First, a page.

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Maryland Vs. Tennessee Gun Laws

Overview

This week we will be comparing Maryland and Tennessee gun laws. These two states are quite different in how they handle their handgun regulations, assault style weapons, secure weapon storage and many other firearm issues. We will highlight some of the biggest differences but this is in no way an exhaustive comparison.

Purchasing Handguns

Right out the gate Maryland has way more laws surrounding handgun than Tennessee. Maryland requires all handgun and assault weapon purchases to be processed through a licensed dealer, which means private sellers must go to a dealer or law enforcement agency to finalize any deal and have the dealer or agency do a background check. All handgun and assault dealers must be licensed and all purchasers must complete a firearms safety-training course before purchasing any handgun or designated assault weapon (Md. Code Ann., Pub, Safety 5-117, 5-118).  In fact, if one wishes to purchase a handgun or assault weapon in Maryland they must first complete a state application form. If the purchase is approved they have 90 days to finalize it. Maryland also imposes a seven-day waiting period between purchasing a handgun or assault weapon and actually physically obtaining it. Additionally you cannot purchase more than one handgun or assault rifle in a thirty-day period.

In stark contrast to this Tennessee does not require a background check for unlicensed private firearm transfers, require licensure or registration of handguns and it does not impose a waiting period on physically obtaining the firearm nor does it impose any limit on the number of firearm that may be purchased at one time. Tennessee is definitely the friendlier state to handgun owners.

Purchasing Long Guns

Purchasing rifles and shotguns both states is a comparatively easy affair to handguns in Maryland. Maryland doesn’t require licensing or registering prior to purchasing long guns and it doesn’t require private deals to be passed through a licensed dealer and thus a background check is not required. Maryland is a partial point of contact state which means while they have their own process for handguns and assault weapons, licensed long gun dealers still process the background check for long guns through the FBI

In Tennessee deals between private sellers are the same, neither state requires the purchase to be passed through a federally licensed dealer and no hence no background check is done in private long gun sales in Tennessee. Tennessee is however a point of contact state, which means licensed firearm dealers run the background check through the Tennessee Bureau of Investigation not the FBI.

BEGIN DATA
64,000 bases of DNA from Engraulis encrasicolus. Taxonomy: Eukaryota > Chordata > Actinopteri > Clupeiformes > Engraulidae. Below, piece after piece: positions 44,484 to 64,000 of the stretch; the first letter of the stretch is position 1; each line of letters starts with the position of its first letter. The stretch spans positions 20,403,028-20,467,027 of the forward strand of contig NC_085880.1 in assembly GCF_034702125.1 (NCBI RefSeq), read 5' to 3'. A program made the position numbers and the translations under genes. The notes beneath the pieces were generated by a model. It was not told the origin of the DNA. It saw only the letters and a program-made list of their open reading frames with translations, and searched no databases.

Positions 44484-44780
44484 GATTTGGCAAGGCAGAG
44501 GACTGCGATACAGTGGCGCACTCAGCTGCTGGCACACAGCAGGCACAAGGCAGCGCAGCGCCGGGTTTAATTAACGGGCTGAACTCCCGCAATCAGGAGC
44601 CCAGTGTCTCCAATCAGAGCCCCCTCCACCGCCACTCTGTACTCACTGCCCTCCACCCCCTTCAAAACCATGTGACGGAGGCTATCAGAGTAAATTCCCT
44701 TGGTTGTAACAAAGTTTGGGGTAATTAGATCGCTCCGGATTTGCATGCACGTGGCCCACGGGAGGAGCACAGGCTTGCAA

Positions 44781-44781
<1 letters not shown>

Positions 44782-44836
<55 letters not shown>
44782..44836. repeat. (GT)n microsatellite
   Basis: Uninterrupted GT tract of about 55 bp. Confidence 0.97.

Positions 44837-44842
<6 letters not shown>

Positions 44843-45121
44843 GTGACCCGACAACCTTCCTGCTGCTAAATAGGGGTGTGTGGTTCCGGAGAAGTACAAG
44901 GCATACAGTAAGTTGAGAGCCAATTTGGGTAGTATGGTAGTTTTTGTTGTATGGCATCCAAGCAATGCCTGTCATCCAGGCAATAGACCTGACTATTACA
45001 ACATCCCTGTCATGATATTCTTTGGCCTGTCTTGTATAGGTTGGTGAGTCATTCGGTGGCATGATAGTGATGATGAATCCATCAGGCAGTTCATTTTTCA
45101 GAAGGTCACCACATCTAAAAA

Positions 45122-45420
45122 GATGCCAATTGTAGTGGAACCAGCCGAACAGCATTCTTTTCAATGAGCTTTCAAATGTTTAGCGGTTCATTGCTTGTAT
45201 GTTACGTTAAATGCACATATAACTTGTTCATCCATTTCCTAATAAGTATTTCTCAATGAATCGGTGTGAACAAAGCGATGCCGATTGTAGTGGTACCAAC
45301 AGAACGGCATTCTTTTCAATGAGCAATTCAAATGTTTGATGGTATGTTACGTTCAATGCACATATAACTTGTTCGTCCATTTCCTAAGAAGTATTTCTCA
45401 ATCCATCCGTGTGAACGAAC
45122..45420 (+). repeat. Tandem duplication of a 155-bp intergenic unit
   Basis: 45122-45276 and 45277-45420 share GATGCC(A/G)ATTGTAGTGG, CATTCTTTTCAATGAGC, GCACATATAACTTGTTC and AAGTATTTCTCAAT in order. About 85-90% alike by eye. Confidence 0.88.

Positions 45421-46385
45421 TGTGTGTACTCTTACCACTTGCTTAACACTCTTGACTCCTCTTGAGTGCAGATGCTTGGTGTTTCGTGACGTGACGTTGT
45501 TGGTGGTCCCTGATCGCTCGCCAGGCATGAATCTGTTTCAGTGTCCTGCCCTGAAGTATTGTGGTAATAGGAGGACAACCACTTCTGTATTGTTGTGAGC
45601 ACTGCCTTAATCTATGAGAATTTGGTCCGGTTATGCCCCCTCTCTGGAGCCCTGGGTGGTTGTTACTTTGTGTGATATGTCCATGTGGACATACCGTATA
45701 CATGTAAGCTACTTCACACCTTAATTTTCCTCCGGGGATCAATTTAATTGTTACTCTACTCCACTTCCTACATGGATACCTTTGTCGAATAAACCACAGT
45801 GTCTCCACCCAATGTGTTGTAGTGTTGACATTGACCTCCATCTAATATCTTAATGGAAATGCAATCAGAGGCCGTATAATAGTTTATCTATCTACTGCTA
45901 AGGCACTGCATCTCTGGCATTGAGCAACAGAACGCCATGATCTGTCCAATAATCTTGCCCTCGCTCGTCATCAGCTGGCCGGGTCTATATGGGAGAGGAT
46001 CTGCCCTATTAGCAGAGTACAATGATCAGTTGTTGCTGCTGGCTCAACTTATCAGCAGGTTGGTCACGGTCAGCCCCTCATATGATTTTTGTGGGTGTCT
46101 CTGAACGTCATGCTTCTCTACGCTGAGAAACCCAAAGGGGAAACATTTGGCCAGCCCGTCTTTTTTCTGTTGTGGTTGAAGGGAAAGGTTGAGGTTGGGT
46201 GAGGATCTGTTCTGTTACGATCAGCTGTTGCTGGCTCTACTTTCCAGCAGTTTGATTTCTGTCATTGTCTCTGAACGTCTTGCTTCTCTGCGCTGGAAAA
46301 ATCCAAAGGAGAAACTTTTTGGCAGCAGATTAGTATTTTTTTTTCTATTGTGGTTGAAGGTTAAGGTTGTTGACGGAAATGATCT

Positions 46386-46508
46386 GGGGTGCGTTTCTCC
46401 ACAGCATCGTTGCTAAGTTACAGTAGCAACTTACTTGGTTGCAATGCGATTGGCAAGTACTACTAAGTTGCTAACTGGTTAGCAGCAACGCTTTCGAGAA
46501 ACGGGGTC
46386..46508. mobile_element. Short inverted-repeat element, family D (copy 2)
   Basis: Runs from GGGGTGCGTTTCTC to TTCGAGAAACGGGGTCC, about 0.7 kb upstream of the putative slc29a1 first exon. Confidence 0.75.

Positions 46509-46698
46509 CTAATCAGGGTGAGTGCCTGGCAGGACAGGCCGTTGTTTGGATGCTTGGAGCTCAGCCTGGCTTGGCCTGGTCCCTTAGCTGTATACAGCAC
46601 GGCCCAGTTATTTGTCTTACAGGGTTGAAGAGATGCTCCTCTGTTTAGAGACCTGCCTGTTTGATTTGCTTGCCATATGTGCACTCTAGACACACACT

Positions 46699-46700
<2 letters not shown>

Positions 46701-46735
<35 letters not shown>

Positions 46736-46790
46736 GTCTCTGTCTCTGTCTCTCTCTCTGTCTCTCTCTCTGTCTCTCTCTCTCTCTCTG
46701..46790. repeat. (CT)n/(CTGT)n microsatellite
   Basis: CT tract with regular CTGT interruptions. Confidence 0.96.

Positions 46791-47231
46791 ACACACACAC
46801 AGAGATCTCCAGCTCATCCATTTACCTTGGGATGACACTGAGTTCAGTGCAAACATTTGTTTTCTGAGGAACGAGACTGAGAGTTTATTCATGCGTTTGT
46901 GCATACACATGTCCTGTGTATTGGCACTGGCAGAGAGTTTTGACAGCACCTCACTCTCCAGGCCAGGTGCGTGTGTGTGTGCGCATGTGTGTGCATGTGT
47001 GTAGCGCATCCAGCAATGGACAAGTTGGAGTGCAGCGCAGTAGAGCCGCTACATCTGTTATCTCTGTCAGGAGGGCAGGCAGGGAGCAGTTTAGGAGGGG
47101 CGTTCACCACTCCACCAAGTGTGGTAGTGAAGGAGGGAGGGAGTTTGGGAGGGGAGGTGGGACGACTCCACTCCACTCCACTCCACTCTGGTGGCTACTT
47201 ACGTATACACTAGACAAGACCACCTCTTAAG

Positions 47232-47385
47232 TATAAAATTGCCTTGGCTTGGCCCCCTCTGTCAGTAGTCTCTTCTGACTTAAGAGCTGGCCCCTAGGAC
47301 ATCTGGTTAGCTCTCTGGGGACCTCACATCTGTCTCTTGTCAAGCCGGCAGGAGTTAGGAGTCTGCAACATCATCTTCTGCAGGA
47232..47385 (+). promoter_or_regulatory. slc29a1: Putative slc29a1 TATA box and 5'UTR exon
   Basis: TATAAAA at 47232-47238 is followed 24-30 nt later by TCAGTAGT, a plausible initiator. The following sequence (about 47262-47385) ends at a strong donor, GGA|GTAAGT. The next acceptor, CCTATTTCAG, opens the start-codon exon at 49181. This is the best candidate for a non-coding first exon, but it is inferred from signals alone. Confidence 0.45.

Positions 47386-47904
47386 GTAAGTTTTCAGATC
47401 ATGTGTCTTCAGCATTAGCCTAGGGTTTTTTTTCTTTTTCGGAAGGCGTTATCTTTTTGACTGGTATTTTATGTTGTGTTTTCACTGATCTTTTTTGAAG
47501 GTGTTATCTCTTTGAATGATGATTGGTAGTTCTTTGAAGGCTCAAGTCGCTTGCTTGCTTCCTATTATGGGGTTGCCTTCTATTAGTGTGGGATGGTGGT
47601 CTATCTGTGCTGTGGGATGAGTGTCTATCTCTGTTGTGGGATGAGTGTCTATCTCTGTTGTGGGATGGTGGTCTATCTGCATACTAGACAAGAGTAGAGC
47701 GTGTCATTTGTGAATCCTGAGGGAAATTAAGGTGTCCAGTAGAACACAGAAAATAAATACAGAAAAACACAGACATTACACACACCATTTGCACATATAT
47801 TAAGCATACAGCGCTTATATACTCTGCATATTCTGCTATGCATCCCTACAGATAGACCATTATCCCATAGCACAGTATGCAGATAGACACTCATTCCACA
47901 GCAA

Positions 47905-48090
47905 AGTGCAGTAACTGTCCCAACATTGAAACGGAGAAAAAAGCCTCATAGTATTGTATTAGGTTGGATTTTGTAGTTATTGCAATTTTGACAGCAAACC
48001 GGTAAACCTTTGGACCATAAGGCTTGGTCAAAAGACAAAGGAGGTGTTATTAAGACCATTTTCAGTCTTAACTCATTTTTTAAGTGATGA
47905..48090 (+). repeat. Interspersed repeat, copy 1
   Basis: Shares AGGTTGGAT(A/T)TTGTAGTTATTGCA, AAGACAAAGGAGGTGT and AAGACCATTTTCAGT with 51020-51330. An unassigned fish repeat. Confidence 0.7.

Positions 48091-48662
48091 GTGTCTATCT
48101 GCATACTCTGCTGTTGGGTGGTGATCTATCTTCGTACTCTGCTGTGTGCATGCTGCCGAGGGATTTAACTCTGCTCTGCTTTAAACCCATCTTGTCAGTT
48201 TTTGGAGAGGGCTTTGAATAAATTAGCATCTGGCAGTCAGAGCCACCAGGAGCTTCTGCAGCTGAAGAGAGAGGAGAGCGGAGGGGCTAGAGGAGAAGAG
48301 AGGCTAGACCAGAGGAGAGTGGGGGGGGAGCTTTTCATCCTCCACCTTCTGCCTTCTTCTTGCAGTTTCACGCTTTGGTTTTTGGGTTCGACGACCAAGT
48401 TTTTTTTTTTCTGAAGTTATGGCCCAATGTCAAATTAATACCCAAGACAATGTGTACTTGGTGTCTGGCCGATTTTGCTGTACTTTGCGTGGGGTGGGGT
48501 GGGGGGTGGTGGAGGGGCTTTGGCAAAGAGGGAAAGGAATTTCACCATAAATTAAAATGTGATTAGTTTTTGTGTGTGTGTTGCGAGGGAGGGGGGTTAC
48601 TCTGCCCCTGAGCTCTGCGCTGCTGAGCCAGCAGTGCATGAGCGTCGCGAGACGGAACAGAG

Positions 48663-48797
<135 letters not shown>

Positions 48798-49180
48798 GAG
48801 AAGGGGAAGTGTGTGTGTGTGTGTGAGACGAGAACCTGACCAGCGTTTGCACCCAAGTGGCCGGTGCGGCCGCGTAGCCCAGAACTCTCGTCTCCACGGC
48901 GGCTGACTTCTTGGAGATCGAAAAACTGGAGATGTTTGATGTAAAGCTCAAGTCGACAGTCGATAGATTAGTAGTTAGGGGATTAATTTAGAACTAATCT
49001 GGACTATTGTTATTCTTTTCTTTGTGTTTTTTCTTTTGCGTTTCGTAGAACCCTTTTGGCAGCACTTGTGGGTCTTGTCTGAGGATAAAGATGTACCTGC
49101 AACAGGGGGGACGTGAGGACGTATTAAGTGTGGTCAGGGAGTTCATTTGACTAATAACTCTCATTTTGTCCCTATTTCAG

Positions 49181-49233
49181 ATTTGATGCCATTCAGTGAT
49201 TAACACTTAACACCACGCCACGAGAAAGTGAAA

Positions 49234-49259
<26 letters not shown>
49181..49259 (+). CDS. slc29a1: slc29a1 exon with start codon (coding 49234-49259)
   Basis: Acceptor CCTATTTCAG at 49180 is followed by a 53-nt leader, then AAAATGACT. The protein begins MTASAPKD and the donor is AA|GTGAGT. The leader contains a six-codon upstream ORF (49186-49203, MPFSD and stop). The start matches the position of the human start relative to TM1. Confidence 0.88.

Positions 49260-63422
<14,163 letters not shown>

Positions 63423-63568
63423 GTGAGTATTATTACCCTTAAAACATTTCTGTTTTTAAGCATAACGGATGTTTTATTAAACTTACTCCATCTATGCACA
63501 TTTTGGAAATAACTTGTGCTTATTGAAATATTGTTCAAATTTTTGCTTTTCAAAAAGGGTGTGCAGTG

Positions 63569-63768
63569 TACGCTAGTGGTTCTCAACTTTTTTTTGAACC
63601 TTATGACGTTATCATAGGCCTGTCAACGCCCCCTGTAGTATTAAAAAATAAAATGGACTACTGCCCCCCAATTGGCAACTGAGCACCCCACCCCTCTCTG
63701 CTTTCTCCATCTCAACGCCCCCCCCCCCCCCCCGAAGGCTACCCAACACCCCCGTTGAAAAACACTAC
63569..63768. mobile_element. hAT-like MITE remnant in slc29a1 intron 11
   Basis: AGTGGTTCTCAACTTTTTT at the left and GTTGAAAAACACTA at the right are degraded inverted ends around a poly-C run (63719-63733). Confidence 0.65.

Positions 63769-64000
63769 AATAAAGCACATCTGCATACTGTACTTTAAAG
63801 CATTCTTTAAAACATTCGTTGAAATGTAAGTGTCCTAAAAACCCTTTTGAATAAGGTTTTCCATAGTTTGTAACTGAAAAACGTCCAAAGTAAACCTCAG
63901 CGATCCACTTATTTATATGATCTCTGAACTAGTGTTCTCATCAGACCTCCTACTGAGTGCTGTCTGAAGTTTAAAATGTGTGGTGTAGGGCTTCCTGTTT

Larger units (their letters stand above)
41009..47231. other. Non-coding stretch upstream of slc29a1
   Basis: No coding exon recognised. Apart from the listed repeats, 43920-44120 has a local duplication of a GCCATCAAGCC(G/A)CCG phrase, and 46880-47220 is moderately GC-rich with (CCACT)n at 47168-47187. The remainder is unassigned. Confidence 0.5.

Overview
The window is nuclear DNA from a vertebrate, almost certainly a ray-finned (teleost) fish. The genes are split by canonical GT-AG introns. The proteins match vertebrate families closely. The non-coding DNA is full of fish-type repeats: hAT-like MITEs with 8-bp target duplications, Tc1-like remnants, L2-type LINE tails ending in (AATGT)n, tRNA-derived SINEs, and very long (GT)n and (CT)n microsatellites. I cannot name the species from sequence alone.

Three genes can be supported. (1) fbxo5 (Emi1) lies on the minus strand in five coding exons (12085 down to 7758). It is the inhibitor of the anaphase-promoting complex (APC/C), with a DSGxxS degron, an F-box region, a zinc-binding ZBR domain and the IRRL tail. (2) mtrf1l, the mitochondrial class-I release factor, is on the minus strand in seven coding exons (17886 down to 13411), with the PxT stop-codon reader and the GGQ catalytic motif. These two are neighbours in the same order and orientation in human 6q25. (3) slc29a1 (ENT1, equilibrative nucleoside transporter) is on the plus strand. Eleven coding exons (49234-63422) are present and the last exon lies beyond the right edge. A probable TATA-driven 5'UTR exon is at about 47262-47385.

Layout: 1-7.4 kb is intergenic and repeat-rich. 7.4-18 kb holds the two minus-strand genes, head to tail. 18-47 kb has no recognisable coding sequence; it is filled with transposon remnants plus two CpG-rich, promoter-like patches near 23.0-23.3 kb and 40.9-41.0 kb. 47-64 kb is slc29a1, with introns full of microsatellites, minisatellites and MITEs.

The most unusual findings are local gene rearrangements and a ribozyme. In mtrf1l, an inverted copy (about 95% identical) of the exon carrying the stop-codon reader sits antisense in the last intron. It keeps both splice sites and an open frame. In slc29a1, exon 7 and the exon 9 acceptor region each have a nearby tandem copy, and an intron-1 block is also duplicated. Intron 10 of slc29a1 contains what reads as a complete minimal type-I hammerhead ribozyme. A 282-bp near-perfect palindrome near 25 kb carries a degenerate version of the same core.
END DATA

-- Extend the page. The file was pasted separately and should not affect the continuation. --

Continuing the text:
Prohibited Firearms

In Tennessee there is no law regulating assault style weapons or magazine capacity. This is not the same in Maryland. In addition to the licensing and registration laws talked about above Maryland prohibits the sale of a very specific list of defined assault weapons, the list of 45 prohibited firearms, or copies, may be found in

Md. Code Ann., Crim. Law 4-301(d), 4-303(a).  Firearm dealers may however continue to sell assault weapons that they obtained prior to October 1, 2013 when the law took into effect. Also someone who possessed or completed a form to possess a now banned assault weapon may still complete the purchase if they began the transfer before October 1, 2013.

Concealed Carry Permits

Both state require anyone who wants to carry around a concealed handgun to obtain a concealed carry permit. Both states are also officially shall-issue states, which means as long as you meet the requirements, there should be no reason your permit is denied. Maryland requirements however allow the Secretary discretion to deny permits so in reality most people see Maryland as may-issue. Both states have firearm safety training in their list of requirements.

This article is part of a weekly series comparing basic gun laws in different States.  This is not legal advice. Like all laws these are subject to change.  There may also be county and city laws not covered in this article that change your ability to carry, transport and otherwise possess your firearm.

 

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